Loraina Ghi raldi :Professor of Tango
Long before the recent slate of popular TV dance shows introduced the "Argen-
tine tango" and "paso doble" to mass audiences,
Associate Professor of Psychology
Loraina Ghiraldi was not only executing those dances flawlessly herself, but teaching
others to do them, too.
She began taking ballet and tap-dancing lessons when she was 4, and admits to en-
thusiastically embracing the disco craze in college. In graduate school, she needed a
job that would not interfere with daytime classes. She spotted a newspaper ad saying
that the Arthur Murray Dance Studio was looking to train people to teach ballroom
dance. (You're forgiven if this part of the story seems familiar in a “Dirty Dancing”
kind of way.)
Ghiraldi loved ballroom as much as she had other kinds of dance, so she became a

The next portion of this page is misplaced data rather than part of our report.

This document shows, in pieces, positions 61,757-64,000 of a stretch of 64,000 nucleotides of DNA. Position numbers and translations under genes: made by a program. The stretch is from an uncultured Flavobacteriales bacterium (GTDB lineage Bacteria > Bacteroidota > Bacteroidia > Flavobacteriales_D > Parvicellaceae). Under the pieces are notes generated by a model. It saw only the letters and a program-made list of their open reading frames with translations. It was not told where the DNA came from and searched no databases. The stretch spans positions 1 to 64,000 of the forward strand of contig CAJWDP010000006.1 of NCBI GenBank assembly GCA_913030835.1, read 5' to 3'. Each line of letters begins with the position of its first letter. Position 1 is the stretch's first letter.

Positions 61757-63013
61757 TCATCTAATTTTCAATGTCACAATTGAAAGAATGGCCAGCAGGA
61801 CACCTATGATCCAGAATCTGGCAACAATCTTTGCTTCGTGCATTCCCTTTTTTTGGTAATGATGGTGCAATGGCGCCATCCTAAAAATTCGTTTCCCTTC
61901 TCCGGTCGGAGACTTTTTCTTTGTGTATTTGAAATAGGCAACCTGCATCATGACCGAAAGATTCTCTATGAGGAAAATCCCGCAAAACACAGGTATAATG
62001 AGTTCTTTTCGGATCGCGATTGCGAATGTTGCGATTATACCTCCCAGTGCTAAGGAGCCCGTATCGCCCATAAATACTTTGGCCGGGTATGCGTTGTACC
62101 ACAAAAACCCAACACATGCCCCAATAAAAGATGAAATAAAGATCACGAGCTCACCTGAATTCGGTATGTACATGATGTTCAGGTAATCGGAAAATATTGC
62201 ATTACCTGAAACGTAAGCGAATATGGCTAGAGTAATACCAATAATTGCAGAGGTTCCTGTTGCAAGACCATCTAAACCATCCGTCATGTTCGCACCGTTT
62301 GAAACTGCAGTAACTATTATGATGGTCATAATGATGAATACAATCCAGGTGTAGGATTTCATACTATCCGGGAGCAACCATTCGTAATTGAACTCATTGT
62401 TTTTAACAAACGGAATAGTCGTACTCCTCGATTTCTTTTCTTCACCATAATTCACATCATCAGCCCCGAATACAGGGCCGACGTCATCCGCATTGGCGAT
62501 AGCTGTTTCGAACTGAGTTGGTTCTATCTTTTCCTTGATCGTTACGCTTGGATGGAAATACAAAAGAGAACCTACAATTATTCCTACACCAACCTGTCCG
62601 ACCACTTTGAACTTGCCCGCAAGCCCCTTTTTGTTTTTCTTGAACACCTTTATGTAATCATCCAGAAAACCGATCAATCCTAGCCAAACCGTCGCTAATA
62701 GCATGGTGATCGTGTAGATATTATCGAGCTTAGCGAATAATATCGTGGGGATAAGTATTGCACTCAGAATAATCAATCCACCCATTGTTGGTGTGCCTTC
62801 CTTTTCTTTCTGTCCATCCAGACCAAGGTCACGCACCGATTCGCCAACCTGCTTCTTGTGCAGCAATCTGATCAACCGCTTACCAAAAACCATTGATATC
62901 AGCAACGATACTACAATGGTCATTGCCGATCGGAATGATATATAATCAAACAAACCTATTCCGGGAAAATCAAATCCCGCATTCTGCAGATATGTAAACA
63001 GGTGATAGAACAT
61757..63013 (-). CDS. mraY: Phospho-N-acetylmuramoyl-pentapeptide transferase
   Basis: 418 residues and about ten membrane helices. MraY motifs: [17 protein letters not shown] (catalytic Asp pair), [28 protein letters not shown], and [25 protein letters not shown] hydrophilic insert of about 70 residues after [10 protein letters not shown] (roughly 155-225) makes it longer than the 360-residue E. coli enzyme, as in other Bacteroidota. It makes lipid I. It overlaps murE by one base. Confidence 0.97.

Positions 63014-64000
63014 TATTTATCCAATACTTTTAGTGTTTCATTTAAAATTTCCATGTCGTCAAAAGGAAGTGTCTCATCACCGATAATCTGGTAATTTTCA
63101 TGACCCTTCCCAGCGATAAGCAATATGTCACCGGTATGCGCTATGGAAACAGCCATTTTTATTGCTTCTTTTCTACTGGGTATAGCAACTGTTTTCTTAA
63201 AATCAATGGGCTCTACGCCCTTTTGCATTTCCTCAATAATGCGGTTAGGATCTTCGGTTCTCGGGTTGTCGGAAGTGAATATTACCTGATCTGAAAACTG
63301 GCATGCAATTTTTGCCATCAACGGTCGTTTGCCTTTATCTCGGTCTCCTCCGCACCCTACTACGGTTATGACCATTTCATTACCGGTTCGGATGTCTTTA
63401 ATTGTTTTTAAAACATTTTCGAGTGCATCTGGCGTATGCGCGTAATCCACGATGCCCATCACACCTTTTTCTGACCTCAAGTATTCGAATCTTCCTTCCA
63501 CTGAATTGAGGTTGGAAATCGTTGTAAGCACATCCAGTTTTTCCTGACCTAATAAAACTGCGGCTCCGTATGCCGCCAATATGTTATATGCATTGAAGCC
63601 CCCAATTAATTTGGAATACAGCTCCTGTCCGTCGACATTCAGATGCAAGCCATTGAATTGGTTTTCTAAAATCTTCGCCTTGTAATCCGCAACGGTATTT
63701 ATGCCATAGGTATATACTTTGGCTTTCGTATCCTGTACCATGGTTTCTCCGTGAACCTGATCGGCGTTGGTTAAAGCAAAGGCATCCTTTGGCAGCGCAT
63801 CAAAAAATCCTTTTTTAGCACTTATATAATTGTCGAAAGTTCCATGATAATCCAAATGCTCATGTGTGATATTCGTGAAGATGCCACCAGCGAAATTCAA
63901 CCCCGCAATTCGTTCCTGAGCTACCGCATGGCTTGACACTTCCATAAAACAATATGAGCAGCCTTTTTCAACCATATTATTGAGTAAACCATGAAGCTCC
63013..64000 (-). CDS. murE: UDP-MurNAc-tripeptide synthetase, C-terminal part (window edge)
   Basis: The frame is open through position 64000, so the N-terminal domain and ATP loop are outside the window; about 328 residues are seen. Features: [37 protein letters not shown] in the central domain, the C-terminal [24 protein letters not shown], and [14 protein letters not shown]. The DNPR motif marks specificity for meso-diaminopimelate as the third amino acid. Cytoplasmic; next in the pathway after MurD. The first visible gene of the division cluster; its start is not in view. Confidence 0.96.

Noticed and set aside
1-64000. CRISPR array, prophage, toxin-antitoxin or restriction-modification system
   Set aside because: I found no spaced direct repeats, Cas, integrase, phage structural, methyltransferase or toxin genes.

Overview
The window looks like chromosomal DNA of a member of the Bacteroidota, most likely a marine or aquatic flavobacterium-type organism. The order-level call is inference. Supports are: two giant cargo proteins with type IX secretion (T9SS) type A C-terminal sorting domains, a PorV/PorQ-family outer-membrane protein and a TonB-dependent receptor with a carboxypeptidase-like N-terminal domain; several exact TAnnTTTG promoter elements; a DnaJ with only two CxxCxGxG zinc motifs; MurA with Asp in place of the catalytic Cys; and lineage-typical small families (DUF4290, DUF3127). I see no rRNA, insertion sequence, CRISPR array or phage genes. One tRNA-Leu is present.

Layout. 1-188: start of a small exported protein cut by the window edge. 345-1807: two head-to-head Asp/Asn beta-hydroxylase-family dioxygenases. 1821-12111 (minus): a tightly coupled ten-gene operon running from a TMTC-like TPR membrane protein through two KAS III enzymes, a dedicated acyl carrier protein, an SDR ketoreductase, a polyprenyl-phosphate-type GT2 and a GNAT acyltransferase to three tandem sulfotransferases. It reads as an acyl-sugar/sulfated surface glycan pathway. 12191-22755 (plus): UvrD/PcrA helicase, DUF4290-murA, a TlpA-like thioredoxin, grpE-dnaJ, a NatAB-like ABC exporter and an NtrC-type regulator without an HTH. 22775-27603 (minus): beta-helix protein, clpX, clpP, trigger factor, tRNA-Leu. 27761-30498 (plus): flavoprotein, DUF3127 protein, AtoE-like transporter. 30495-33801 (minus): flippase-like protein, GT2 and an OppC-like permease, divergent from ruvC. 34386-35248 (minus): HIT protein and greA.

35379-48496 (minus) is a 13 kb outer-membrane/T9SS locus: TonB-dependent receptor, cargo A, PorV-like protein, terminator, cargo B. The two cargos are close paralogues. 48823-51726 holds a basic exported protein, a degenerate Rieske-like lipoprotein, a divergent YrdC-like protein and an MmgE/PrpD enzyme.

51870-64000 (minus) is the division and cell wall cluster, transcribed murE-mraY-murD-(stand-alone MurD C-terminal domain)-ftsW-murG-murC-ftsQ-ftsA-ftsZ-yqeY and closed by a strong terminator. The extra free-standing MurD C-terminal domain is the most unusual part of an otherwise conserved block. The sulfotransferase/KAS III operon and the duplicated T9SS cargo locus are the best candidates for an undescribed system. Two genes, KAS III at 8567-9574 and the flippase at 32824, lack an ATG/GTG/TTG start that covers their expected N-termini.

grad student by day and a dance teacher by night. "That was my first teaching job,"
she says with a laugh. "It was good training for both teaching and the field of psy-
chology, because I had to learn how to work with people. I also had to do a bit of
relationship counseling at times."
Her classmates, she says, gave her "a lot of grief " for taking what they viewed as a
non-serious job, but Ghiraldi loved the job and ignored what they said.
While she no longer teaches classes regularly, she has helped establish a Latin
dance club and a swing dance club on campus and has choreographed routines for the
Dance Ensemble’s annual showcase. She has also taught countless couples – privately
to dance for an upcoming wedding, or simply because they wanted to learn.
It's so much fun," Ghiraldi says. "Teaching keeps my dancing sharp and I love
sharing my lifelong hobby with others."
G R A D
S T U D E N T
B Y D AY,
D A N C E
T E A C H E R
B Y N I G H T
Steve Horwitz may have seen Rush two
dozen times or more, but Macreena Doyle
is giving him a good run for his money,
having seen Bruce Springsteen perform 20
times, and counting. After managing St.
Lawrence’s news and media relations for
years, during which she wrote many
articles for this magazine and caught
countless typos as a matchless proofreader,
Macreena has moved into a new role in
human resources at the University.